Readers Choked Back Tears. Some Struggled to Keep Reading. We Understand.

A day after our reporting, Illinois ended isolated seclusion of children in schools across the state. What happened? Children’s voices were heard.

Illinois to Take Emergency Action to Halt Isolated Timeouts in Schools

Gov. J.B. Pritzker called the practice of secluding children “appalling” and said he will work with legislators to end it.

The Quiet Rooms

Children are being locked away, alone and terrified, in schools across Illinois. Often, it’s against the law.

The Federal Government Collects Data on How Often Schools Seclude Children. The Numbers Don’t Add Up.

Even though school districts are required to report their use of seclusion and restraint to the U.S. Department of Education, it can be difficult for parents to see the full picture.

How We Reported This Story

We created the first-ever database of thousands of incidents of seclusion in Illinois.

As Students From China Flock to University of Illinois, Lawsuit Alleges Ex-Professor Targeted Female Chinese Students

The allegations came at a time when the flagship campus at Urbana-Champaign was enrolling more Chinese undergraduates during some years than any university in the U.S.

Parents Gave Up Custody of Their Children to Help Them Get Financial Aid. Now, Some Are Abandoning That Idea.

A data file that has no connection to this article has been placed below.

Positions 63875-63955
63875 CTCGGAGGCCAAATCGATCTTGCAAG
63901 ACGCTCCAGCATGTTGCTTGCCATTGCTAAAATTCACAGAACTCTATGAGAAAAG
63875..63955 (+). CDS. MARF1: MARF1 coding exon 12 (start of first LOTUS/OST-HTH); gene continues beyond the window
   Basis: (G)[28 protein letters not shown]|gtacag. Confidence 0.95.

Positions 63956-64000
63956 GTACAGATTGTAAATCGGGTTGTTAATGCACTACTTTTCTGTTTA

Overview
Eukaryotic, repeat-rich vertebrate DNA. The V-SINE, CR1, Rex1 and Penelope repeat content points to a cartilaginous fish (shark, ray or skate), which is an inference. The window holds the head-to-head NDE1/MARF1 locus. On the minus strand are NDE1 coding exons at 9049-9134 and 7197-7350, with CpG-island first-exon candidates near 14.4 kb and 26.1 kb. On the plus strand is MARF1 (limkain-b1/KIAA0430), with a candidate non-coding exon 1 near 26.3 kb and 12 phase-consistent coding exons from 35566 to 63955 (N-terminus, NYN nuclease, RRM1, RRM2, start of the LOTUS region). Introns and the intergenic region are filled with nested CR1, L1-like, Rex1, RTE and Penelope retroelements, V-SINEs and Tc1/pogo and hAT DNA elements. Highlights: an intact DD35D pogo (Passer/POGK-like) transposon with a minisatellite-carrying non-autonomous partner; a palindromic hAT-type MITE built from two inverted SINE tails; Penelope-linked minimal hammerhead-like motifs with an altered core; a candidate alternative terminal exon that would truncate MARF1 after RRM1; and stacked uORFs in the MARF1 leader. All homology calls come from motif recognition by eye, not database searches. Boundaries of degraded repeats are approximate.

Some families are frustrated about a public backlash, saying what they did was legal. They say the real problem is the cost of higher education.

At Hearing on Financial Aid Scandal, Lawmakers Grill Officials and Look to Close a Loophole

Illinois politicians considered denying admission to students whose families exploited the guardianship law to qualify for aid they wouldn’t otherwise receive, saying it was an “injustice.”

El Departamento de Educación Federal Quiere Frenar la “Trama Fraudulenta de Ayuda Estudiantil” en que Padres Ceden La Custodia a Través de Tutelas Dudosas

Un día después de nuestro reportaje, el inspector general del departamento dice que quiere cerrar los agujeros legales de ayuda financiera.

How We Got the Story About Parents Transferring Guardianship of Their Kids to Win Financial Aid They Wouldn’t Otherwise Qualify For

A tip, and then lots of work — including looking through nearly 2,000 files — over a very short period of time.

Illinois Lawmakers Call Hearing to “Demand Answers” and Find Ways to Close a Loophole in College Financial Aid Scandal

Legislators said parents who turn over guardianship of their children to get financial aid engaged in a “manipulative practice.” They’re exploring whether they can subpoena parents to testify.

Padres Ceden La Custodia de Sus Hijos para Conseguir Becas Universitarias Basadas en Necesidad Económica

Primero, los padres transfieren la tutela de sus hijos adolescentes a un amigo o pariente. Después, el estudiante declara independencia financiera para calificar para ayudas monetarias y becas.